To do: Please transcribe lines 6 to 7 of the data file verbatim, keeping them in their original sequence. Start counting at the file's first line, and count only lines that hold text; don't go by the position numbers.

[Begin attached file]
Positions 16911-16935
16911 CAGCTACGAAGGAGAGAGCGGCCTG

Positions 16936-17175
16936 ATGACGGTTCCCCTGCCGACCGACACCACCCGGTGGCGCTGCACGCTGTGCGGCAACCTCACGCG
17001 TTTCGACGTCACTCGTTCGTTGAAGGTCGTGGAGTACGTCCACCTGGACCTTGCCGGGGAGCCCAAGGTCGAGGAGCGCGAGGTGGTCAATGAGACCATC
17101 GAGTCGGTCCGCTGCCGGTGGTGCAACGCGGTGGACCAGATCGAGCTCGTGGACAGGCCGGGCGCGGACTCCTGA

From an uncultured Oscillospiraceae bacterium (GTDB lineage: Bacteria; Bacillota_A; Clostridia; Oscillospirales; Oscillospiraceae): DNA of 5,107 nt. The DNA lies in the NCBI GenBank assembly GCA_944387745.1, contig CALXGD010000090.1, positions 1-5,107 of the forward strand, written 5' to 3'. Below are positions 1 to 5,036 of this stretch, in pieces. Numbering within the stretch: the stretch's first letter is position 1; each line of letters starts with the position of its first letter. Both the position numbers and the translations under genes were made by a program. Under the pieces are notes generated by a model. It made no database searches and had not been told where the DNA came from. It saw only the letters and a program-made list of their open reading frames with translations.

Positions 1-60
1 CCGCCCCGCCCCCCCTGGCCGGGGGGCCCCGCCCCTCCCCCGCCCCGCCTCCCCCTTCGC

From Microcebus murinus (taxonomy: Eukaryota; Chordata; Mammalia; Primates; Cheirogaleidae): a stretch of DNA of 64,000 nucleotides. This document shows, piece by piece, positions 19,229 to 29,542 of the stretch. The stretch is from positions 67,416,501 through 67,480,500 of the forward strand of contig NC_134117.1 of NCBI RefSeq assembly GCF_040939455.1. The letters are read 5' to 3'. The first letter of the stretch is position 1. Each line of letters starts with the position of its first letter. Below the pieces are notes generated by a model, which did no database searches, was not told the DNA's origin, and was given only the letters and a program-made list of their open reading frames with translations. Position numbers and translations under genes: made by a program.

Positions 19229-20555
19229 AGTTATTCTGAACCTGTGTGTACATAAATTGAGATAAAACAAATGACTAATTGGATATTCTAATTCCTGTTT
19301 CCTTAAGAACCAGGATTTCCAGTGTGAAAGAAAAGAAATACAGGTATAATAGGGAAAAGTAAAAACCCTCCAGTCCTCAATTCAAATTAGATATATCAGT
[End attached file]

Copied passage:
17101 GAGTCGGTCCGCTGCCGGTGGTGCAACGCGGTGGACCAGATCGAGCTCGTGGACAGGCCGGGCGCGGACTCCTGA

From an uncultured Oscillospiraceae bacterium (GTDB lineage: Bacteria; Bacillota_A; Clostridia; Oscillospirales; Oscillospiraceae): DNA of 5,107 nt. The DNA lies in the NCBI GenBank assembly GCA_944387745.1, contig CALXGD010000090.1, positions 1-5,107 of the forward strand, written 5' to 3'. Below are positions 1 to 5,036 of this stretch, in pieces. Numbering within the stretch: the stretch's first letter is position 1; each line of letters starts with the position of its first letter. Both the position numbers and the translations under genes were made by a program. Under the pieces are notes generated by a model. It made no database searches and had not been told where the DNA came from. It saw only the letters and a program-made list of their open reading frames with translations.